Why Russell Crowe is a gift to Rome tourism

Gladiator star returns to Eternal City with family.

In the summer of 2000, Ridley Scott's smash-hit movie Gladiator with its epic portrayal of ancient Rome captured the imagination and hearts of cinema-goers all over the world.

22 years later the star of the film - Russell Crowe - has returned to the Eternal City with his family, in what is turning out to be a boon for Rome tourism.

Over the last 10 days the Gladiator star has been busy on social media charting his travels around the Italian capital - a city he clearly loves - delighting locals and introducing Rome's wonders to new audiences around the globe.

Crowe, who has almost three million followers on Twitter, teased his fans on 9 July by posting a picture of pine trees at dusk with the question: "Where am I now?"

Many people rightly guessed Rome. It was to be the start of a series of such posts, including images of Vatican City, a sunset over Villa Medici, a trip to the Pantheon.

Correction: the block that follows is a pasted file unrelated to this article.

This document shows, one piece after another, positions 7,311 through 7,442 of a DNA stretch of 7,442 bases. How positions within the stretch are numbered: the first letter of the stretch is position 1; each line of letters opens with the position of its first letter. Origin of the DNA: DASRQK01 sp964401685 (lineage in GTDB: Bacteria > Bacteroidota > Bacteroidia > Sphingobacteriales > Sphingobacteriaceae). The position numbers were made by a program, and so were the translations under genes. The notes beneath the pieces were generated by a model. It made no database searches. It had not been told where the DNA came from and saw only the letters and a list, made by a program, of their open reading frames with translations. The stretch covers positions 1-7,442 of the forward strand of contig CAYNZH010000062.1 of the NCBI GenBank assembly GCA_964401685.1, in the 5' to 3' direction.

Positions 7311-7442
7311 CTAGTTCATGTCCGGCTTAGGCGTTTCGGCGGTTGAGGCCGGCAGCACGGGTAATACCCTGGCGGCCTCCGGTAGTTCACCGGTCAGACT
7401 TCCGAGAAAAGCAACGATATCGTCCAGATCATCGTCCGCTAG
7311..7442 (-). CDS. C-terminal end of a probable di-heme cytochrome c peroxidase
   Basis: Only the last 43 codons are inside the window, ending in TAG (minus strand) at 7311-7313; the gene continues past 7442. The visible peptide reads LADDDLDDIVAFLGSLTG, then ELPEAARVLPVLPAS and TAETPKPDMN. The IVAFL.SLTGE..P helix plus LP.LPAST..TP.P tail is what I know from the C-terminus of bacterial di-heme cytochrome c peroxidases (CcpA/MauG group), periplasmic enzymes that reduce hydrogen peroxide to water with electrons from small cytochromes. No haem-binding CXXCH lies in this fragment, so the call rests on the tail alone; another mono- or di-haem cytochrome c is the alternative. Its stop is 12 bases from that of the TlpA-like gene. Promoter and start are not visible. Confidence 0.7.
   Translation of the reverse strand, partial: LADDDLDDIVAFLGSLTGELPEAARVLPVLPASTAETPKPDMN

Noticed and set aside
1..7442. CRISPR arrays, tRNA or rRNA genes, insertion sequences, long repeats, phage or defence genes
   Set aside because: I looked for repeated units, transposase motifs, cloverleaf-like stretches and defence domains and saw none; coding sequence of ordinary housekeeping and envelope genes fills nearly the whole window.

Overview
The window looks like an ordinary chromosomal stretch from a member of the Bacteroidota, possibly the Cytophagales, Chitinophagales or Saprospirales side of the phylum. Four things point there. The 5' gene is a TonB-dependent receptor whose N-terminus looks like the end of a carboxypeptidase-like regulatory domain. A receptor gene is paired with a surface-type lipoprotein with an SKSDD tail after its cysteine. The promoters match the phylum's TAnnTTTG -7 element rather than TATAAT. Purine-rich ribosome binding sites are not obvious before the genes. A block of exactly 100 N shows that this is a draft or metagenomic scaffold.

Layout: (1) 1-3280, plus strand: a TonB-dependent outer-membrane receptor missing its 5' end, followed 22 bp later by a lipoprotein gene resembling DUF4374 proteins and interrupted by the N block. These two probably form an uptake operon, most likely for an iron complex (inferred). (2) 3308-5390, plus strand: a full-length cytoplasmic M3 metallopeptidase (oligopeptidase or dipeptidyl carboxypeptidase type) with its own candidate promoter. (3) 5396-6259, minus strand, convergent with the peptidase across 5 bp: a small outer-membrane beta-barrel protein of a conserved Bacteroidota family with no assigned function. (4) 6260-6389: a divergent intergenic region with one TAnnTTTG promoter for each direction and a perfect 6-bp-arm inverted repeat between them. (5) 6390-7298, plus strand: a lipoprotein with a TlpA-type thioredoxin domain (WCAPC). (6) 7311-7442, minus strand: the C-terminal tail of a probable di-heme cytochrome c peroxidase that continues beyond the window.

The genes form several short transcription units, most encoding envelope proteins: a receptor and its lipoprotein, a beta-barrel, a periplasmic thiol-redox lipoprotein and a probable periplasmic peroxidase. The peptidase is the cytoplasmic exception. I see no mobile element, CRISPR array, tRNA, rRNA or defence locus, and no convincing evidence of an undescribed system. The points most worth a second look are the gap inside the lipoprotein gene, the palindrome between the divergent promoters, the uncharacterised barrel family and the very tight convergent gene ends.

On Monday the actor and filmmaker, 58, posted a selfie with family members in front of the Colosseum with the ironic caption: "Taking the kids to see my old office."

The image went viral and was widely reported by the international media, in the kind of exposure dreamed of by tourism agencies.

The actor, who was immortalised in the ancient amphitheatre in the role of Maximus Decimus Meridius, was invited back the next day by the Colosseum authorities for a cup of coffee.

Crowe continued his tour of Rome by visiting the Trevi Fountain:

He then posted images from the Vatican Museums, along with the caption: "I’m not sure there’s a more special privilege in the world than to hold the key for the Sistine Chapel and to experience it’s glory in silence. So grateful. Sono al servicio di Roma."

On Tuesday the star posted a touching personal story describing a "very special experience as a family" at the Vatican Museums, which his parents had visited together more than 20 years ago.

This time around Crowe pushed his mother in a wheelchair down those same corridors, with every corner bringing back memories of her husband, who died last year.

As they ascended to a balcony in an elevator during their exclusive visit, Crowe's mother squeezed his hand and said: “I wish your father was here."

When they stepped out onto the balcony with its "majestic sweeping view of Rome", Crowe said that music floated up from the Swiss Guard band rehearsing somewhere below.

After a while Crowe realised that the band was playing 'Danny Boy', one of the songs the family played at his father's funeral.

As Crowe continues his visit to Rome, he has been applauded by Romans on social media as an important "tourism ambassador" for the Eternal City. Which of Rome's many wonders will he visit next?